Contribution of Family Environment to Pediatric Cochlear Implant Users' Speech and Language Outcomes: Some Preliminary Findings PurposeTo evaluate the family environments of children with cochlear implants and to examine relationships between family environment and postimplant language development and executive function.MethodForty-five families of children with cochlear implants completed a self-report family environment questionnaire (Family Environment Scale—Fourth Edition; Moos & Moos, 2009) and an inventory of executive function ... Article
Article  |   June 01, 2012
Contribution of Family Environment to Pediatric Cochlear Implant Users' Speech and Language Outcomes: Some Preliminary Findings
 
Author Affiliations & Notes
  • Rachael Frush Holt
    Indiana University, Bloomington
  • Jessica Beer
    Indiana University School of Medicine, Indianapolis
  • William G. Kronenberger
    Indiana University School of Medicine, Indianapolis
  • David B. Pisoni
    Indiana University School of Medicine, Indianapolis
  • Kaylah Lalonde
    Indiana University, Bloomington
  • Correspondence to Rachael Frush Holt: raholt@indiana.edu
  • Editor: Sid Bacon
    Editor: Sid Bacon×
  • Associate Editor: Emily Tobey
    Associate Editor: Emily Tobey×
Article Information
Hearing
Article   |   June 01, 2012
Contribution of Family Environment to Pediatric Cochlear Implant Users' Speech and Language Outcomes: Some Preliminary Findings
Journal of Speech, Language, and Hearing Research, June 2012, Vol. 55, 848-864. doi:10.1044/1092-4388(2011/11-0143)
History: Received June 2, 2011 , Revised August 27, 2011 , Accepted October 10, 2011
 
Journal of Speech, Language, and Hearing Research, June 2012, Vol. 55, 848-864. doi:10.1044/1092-4388(2011/11-0143)
History: Received June 2, 2011; Revised August 27, 2011; Accepted October 10, 2011
Web of Science® Times Cited: 23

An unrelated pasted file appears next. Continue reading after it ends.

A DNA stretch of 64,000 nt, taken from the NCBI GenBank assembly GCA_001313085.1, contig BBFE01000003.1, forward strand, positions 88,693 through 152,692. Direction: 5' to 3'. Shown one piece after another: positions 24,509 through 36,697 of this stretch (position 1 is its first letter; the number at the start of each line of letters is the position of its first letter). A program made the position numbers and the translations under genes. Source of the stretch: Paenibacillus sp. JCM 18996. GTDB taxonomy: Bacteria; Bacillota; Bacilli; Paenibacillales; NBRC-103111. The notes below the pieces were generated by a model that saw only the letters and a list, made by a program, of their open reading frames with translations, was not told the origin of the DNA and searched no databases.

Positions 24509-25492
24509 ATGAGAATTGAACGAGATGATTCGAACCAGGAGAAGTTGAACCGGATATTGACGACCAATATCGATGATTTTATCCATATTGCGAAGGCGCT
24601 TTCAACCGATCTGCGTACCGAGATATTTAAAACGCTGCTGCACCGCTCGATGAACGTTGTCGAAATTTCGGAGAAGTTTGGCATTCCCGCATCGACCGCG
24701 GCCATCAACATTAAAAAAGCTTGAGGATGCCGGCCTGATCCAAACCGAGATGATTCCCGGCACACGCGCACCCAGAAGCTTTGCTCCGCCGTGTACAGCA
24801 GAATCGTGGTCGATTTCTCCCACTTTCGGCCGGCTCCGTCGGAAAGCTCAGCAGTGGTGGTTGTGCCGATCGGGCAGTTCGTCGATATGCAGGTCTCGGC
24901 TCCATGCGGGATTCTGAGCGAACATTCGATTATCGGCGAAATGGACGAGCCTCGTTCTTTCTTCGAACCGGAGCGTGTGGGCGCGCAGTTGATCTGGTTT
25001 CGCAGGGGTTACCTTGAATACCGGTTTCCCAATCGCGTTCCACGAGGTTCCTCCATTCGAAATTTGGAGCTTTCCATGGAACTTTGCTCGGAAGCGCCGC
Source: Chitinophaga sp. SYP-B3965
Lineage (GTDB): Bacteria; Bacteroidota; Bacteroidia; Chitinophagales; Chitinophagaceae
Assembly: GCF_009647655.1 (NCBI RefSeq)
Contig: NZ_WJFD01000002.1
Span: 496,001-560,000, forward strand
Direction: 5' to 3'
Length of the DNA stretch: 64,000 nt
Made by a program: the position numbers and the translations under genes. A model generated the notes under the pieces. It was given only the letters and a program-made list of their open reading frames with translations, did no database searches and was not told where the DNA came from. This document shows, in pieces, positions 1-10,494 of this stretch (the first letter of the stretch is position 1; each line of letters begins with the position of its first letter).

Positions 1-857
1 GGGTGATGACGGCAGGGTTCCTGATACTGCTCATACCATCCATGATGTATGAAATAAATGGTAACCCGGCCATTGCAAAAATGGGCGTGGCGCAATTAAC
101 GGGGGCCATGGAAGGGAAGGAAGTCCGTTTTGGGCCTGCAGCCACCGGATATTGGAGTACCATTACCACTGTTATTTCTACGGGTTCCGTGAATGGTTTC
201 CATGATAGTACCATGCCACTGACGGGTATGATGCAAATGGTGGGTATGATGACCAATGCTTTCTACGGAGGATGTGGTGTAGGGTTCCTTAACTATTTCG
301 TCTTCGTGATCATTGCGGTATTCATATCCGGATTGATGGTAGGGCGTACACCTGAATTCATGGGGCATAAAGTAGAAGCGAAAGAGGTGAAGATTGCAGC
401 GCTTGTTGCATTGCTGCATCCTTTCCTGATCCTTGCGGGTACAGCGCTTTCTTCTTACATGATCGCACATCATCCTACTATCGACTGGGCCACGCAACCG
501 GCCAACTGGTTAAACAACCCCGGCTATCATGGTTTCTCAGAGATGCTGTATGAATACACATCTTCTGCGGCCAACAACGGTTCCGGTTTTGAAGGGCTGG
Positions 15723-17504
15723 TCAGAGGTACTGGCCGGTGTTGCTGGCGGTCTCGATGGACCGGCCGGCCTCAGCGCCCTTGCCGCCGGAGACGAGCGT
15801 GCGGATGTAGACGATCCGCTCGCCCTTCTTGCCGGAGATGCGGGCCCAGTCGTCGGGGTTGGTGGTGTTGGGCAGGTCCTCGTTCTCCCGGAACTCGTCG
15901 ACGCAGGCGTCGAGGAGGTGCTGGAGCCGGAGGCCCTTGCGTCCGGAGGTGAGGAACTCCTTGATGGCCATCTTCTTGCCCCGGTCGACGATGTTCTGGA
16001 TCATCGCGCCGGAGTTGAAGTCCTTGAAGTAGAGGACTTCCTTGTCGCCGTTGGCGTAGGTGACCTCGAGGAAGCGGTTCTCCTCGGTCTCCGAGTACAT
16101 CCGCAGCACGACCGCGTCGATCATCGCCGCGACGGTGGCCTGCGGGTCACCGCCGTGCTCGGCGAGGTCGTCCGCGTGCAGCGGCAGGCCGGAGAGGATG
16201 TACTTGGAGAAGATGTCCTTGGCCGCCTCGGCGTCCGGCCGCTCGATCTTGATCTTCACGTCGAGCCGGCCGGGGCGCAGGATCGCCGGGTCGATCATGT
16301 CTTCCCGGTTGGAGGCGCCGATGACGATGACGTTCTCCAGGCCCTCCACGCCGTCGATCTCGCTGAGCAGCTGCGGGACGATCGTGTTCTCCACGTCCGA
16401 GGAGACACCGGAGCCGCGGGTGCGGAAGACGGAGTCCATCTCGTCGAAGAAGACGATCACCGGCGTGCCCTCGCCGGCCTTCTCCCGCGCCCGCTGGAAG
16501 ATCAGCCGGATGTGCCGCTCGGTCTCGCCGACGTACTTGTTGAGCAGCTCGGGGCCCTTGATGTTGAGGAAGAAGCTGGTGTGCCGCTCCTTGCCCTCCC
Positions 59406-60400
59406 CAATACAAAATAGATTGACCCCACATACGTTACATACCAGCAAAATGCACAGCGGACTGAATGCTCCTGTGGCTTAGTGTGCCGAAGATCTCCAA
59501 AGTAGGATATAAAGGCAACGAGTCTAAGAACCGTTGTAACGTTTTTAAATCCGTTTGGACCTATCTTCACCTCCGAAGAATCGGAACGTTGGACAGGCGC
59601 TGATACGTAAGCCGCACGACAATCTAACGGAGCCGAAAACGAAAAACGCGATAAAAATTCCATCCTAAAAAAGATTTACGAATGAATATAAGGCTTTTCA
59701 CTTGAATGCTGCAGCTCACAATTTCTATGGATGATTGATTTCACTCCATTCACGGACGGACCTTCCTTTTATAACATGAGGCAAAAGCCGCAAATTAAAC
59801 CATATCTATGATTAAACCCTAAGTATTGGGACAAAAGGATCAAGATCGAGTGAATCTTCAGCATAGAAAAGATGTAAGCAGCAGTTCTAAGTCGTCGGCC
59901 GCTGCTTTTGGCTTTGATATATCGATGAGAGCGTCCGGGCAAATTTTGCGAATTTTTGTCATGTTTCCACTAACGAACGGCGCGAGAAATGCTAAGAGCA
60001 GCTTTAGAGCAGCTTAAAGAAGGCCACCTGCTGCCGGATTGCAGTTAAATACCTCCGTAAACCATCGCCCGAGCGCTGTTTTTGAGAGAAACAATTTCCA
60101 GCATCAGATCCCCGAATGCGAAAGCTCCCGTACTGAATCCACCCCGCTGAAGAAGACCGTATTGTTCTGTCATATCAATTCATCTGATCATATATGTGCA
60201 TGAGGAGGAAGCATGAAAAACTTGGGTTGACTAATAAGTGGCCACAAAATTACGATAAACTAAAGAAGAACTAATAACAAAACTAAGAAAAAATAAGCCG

PurposeTo evaluate the family environments of children with cochlear implants and to examine relationships between family environment and postimplant language development and executive function.

MethodForty-five families of children with cochlear implants completed a self-report family environment questionnaire (Family Environment Scale—Fourth Edition; Moos & Moos, 2009) and an inventory of executive function (Behavior Rating Inventory of Executive Function [Gioia, Isquith, Guy, & Kenworthy, 2000 ] or Behavior Rating Inventory of Executive Function—Preschool Version [Gioia, Espy, & Isquith, 2003 ]). The authors also evaluated children's receptive vocabulary (Peabody Picture Vocabulary Test—Fourth Edition; Dunn & Dunn, 2007) and global language skills (Preschool Language Scale—Fourth Edition [Zimmerman, Steiner, & Pond, 2002 ] and Clinical Evaluation of Language Fundamentals—Fourth Edition [Semel, Wiig, & Secord, 2003 ]).

ResultsThe family environments of children with cochlear implants differed from those of normal-hearing children but not in clinically significant ways. Language development and executive function were found to be atypical but not uncharacteristic of this clinical population. Families with higher levels of self-reported control had children with smaller vocabularies. Families reporting a higher emphasis on achievement had children with fewer executive function and working memory problems. Finally, families reporting a higher emphasis on organization had children with fewer problems related to inhibition.

ConclusionSome of the variability in cochlear implantation outcomes that have protracted periods of development is related to family environment. Because family environment can be modified and enhanced by therapy or education, these preliminary findings hold promise for future work in helping families to create robust language-learning environments that can maximize their child's potential with a cochlear implant.

Acknowledgments
This work was supported by National Institute on Deafness and Other Communication Disorders Grants T32 DC00011 and DC009581. Portions of this work were presented at the 13th Symposium of Cochlear Implants in Children, Chicago, IL (July 2011). We are grateful to Shirley Henning and Bethany Colson for their contributions to data collection.
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